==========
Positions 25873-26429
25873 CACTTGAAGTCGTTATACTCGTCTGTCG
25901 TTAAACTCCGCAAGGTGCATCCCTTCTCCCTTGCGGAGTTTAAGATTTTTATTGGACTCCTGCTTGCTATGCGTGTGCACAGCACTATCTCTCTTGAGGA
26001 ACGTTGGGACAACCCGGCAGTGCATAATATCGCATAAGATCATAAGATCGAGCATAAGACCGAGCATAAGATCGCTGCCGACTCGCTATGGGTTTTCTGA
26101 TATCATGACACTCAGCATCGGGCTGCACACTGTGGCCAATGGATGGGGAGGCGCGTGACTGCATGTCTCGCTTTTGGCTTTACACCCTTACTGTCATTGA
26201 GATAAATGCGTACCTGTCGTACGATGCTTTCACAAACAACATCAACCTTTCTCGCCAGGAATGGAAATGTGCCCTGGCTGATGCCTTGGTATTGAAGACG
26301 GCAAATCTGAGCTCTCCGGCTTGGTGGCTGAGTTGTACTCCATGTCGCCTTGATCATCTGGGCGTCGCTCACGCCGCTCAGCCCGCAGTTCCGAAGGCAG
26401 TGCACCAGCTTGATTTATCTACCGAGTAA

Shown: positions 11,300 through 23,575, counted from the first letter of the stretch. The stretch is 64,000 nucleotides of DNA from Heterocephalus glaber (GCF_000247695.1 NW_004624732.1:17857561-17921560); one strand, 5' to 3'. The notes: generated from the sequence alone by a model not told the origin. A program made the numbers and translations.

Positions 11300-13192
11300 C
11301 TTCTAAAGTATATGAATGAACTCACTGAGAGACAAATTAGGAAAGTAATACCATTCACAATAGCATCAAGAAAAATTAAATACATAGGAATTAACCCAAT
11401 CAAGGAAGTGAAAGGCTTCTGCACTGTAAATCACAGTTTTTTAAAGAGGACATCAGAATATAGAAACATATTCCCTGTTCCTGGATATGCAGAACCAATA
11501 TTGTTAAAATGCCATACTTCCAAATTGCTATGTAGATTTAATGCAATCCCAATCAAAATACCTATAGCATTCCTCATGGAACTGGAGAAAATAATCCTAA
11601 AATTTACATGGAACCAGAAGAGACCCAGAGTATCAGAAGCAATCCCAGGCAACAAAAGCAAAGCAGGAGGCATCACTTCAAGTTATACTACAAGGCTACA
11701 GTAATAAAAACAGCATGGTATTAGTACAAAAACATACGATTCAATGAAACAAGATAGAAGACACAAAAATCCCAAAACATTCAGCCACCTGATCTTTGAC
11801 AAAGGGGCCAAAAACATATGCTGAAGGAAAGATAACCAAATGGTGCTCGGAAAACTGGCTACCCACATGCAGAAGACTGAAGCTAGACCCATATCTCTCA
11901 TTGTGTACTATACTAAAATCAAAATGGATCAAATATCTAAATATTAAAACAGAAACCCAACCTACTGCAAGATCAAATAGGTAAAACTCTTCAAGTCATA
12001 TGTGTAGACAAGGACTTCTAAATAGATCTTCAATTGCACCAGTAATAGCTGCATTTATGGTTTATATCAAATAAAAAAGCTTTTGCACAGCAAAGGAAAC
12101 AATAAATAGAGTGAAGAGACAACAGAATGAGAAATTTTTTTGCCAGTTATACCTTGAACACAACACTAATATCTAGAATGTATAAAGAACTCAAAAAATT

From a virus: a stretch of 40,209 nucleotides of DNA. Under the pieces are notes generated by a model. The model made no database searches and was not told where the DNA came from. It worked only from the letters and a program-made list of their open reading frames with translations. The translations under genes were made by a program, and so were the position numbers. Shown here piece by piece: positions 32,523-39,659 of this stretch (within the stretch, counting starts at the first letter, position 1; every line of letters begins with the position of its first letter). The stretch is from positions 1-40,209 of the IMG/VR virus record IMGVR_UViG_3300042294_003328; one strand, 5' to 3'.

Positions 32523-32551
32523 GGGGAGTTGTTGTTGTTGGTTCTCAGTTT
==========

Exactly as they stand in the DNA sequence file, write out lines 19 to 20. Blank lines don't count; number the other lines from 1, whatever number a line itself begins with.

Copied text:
12001 TGTGTAGACAAGGACTTCTAAATAGATCTTCAATTGCACCAGTAATAGCTGCATTTATGGTTTATATCAAATAAAAAAGCTTTTGCACAGCAAAGGAAAC
12101 AATAAATAGAGTGAAGAGACAACAGAATGAGAAATTTTTTTGCCAGTTATACCTTGAACACAACACTAATATCTAGAATGTATAAAGAACTCAAAAAATT